Belgian pension funds are showing no signs of slowing up in their continued growth, with annual returns of 18% for its members in 1997, an increase on the 1996 performance of 14.5%, according to figures released by the Belgian Pension Fund Association (BPFA).

And despite predictions to the contrary, results for 1998 are already looking promising", according to Richard Vanden Eede, administrator for the association.

The association's 136 funds had assets of BFr308bn ($8.4bn) at the end of 1997 compared with BFr258bn in 1996. The number of employees covered are at a peak of 209,339 (186,994). Total contributions come to BFr20.9bn.

There was a general trend towards increased investment in equities as the principal reason behind the rise, with companies adopting a more aggressive investment stance.

Annual figures for the more specialised Mercer pension fund analysis, composing 123 portfolios for 87 funds and total assets of BFr65bn ($4.5bn), also confirmed the market's success, giving overall median fund returns for the year at 19% compared to 15.5% in 1996.

A breakdown of the BPFA figures over the year showed an increase of 2% invested in Belgian equities, a rise from 17.8% to 19.8% of overall investment, with the tendency of smaller funds towards the domestic market.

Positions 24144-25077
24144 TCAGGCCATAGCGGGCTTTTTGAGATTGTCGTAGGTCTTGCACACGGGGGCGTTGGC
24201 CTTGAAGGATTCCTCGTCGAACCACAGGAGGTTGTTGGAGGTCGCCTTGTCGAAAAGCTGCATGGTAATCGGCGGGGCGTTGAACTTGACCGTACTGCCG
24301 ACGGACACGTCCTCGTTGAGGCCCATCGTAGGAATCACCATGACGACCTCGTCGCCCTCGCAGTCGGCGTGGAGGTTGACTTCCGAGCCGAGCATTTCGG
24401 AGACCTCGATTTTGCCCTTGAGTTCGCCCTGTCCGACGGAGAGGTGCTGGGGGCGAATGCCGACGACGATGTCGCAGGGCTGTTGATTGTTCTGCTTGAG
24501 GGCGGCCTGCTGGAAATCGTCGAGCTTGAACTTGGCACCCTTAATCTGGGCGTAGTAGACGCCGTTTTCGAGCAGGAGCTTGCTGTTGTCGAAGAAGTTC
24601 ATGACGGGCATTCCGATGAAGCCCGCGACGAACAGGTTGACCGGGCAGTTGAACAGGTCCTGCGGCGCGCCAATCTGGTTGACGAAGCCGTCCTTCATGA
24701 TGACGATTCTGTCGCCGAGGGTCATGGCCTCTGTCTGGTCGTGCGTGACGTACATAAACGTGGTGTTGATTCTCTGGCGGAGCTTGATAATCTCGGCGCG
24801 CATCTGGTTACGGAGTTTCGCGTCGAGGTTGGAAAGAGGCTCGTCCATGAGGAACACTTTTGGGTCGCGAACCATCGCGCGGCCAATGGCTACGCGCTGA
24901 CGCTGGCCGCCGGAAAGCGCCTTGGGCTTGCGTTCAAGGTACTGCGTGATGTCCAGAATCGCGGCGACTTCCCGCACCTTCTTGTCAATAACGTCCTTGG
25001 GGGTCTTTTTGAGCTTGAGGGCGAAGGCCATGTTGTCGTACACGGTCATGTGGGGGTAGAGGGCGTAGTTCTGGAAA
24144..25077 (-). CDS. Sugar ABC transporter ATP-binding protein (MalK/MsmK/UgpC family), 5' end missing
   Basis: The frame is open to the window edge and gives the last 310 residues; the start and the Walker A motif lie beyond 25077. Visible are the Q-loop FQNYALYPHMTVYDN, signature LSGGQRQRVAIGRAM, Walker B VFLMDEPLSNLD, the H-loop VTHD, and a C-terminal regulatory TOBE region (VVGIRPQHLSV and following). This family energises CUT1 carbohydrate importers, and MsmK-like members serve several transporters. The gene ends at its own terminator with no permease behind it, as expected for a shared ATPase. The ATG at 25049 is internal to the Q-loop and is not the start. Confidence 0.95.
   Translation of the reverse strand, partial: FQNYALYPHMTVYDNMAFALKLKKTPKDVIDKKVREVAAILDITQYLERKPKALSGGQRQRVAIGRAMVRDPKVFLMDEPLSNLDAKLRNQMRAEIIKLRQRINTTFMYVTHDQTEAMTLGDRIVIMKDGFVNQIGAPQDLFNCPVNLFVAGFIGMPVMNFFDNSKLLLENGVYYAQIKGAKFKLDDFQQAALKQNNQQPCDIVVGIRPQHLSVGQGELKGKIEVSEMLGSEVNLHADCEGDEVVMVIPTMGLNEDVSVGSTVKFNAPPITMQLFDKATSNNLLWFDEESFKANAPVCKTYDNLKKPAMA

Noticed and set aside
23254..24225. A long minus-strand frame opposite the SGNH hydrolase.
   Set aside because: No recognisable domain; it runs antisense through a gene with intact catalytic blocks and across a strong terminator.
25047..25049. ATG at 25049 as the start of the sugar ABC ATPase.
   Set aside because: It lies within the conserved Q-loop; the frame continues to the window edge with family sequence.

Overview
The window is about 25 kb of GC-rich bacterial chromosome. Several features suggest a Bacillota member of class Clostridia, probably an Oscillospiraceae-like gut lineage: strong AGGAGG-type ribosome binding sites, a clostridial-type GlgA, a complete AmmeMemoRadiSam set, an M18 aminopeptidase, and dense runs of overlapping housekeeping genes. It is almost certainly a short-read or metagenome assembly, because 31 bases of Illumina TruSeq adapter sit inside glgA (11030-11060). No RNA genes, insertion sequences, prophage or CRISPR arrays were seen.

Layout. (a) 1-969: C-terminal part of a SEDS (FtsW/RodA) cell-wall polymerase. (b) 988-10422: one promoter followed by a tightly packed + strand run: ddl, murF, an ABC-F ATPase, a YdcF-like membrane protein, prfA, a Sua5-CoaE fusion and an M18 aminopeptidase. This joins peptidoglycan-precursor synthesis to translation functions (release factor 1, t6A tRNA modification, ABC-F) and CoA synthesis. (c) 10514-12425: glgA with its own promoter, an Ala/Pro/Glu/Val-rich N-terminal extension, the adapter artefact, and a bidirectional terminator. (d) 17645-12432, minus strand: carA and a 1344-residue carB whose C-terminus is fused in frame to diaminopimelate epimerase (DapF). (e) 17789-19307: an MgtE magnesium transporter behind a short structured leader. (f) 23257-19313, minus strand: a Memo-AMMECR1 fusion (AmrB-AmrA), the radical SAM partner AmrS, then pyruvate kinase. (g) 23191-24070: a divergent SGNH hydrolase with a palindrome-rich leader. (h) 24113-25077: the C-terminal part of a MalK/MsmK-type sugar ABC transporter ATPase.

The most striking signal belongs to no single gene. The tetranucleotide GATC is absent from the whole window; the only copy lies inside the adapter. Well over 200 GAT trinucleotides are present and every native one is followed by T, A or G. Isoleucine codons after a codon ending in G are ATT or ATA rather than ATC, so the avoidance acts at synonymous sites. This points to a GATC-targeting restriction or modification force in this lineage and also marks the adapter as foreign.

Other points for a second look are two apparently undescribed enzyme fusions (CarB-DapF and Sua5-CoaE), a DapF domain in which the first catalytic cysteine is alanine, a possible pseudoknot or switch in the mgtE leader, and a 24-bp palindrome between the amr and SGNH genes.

The rise of 4% in foreign equities from 23.5% to 27.5% remained due to larger funds with greater access to international markets.

Although investment in Belgian bonds was down for the year, falling from 31.1% to 29.2%, the market in foreign bonds remained stable at 12.1%. The trend was similar in real estate investment, which showed a slight fall of 0.2% and investment in cash dropped significantly from 10.1% to 6.2% overall for the year.

The report also showed that the funds performing the best tended to be those of average size holding assets of between BFr1-5bn.

The Mercer statistics showed similar trends, announcing equity returns up by 36.7% for the Belgian market and 26.2% for foreign equities. Domestic and foreign bond investments saw increased returns equal to 6.1% and 13.4% respectively, with real estate returns climbing by 8.9%.

In terms of asset allocation though, percentages were only increased in favour of domestic and foreign equities up by 0.7% to 19.7% and 33.0% respectively, along with foreign bonds up by 0.5% to 18.1%.

Willy Santermans, assistant manager and actuary at Mercers,Brussels, heralded the figures as "very encouraging", pointing out an overall increase in the figures through the last five years of 12%, compared with annual inflation of 2-3%.

However, he argued that when the figures are 'cleaned out', the rise in equity allocation could show a real decrease, as firms look to stay within investment guidelines. "The main reason for this is that almost every fund has a ceiling for equities of 50% against excessive risk, and as they reach this companies are having to sell off equities in favour of bonds," he added.

Vanden Eede of the BPFA, whilst praising the "exceptional" results gained over the year also announced himself wary for the future, citing possible inflation and interest rate rises as a danger for such growth.

He also noted the crisis in Asia as a warning to increased investment in equity markets, and remarked that the advent of the Euro posed serious questions on the reduction of future investment in Belgian Francs. Hugh Wheelan"